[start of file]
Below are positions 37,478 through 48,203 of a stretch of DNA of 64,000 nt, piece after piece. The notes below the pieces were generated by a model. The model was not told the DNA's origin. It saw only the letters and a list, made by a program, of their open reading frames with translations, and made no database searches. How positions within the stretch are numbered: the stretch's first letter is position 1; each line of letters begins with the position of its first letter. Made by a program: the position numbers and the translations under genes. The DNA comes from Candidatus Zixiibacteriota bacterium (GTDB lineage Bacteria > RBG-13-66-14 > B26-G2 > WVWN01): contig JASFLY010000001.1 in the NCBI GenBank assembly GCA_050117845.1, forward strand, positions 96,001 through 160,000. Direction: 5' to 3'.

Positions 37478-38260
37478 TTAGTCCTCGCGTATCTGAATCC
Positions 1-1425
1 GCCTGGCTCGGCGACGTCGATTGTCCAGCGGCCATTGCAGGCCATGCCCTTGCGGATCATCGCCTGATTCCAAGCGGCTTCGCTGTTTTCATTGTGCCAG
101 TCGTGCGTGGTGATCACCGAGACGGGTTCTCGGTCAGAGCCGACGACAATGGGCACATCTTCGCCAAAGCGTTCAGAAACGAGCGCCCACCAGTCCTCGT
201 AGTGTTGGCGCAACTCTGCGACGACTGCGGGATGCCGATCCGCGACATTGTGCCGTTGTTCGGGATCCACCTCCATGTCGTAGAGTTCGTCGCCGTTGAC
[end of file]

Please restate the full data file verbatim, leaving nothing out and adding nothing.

Below are positions 37,478 through 48,203 of a stretch of DNA of 64,000 nt, piece after piece. The notes below the pieces were generated by a model. The model was not told the DNA's origin. It saw only the letters and a list, made by a program, of their open reading frames with translations, and made no database searches. How positions within the stretch are numbered: the stretch's first letter is position 1; each line of letters begins with the position of its first letter. Made by a program: the position numbers and the translations under genes. The DNA comes from Candidatus Zixiibacteriota bacterium (GTDB lineage Bacteria > RBG-13-66-14 > B26-G2 > WVWN01): contig JASFLY010000001.1 in the NCBI GenBank assembly GCA_050117845.1, forward strand, positions 96,001 through 160,000. Direction: 5' to 3'.

Positions 37478-38260
37478 TTAGTCCTCGCGTATCTGAATCC
Positions 1-1425
1 GCCTGGCTCGGCGACGTCGATTGTCCAGCGGCCATTGCAGGCCATGCCCTTGCGGATCATCGCCTGATTCCAAGCGGCTTCGCTGTTTTCATTGTGCCAG
101 TCGTGCGTGGTGATCACCGAGACGGGTTCTCGGTCAGAGCCGACGACAATGGGCACATCTTCGCCAAAGCGTTCAGAAACGAGCGCCCACCAGTCCTCGT
201 AGTGTTGGCGCAACTCTGCGACGACTGCGGGATGCCGATCCGCGACATTGTGCCGTTGTTCGGGATCCACCTCCATGTCGTAGAGTTCGTCGCCGTTGAC